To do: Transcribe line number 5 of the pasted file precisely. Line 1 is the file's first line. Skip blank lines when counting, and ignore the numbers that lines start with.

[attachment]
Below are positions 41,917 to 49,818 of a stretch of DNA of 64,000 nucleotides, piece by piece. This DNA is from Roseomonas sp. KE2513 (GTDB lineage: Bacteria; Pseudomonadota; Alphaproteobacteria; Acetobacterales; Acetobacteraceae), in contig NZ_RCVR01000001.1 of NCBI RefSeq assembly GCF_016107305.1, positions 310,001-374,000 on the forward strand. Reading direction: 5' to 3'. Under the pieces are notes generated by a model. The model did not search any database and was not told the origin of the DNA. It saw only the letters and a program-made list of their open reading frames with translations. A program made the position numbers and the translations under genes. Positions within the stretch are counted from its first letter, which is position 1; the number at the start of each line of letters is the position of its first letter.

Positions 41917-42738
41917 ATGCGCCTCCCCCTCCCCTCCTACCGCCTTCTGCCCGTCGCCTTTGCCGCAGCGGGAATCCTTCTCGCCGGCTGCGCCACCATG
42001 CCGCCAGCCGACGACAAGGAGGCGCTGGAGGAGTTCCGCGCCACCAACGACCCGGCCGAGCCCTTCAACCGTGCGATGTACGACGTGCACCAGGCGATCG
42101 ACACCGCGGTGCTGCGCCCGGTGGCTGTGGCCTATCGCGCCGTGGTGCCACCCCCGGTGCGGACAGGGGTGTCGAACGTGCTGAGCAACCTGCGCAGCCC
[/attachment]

42101 ACACCGCGGTGCTGCGCCCGGTGGCTGTGGCCTATCGCGCCGTGGTGCCACCCCCGGTGCGGACAGGGGTGTCGAACGTGCTGAGCAACCTGCGCAGCCC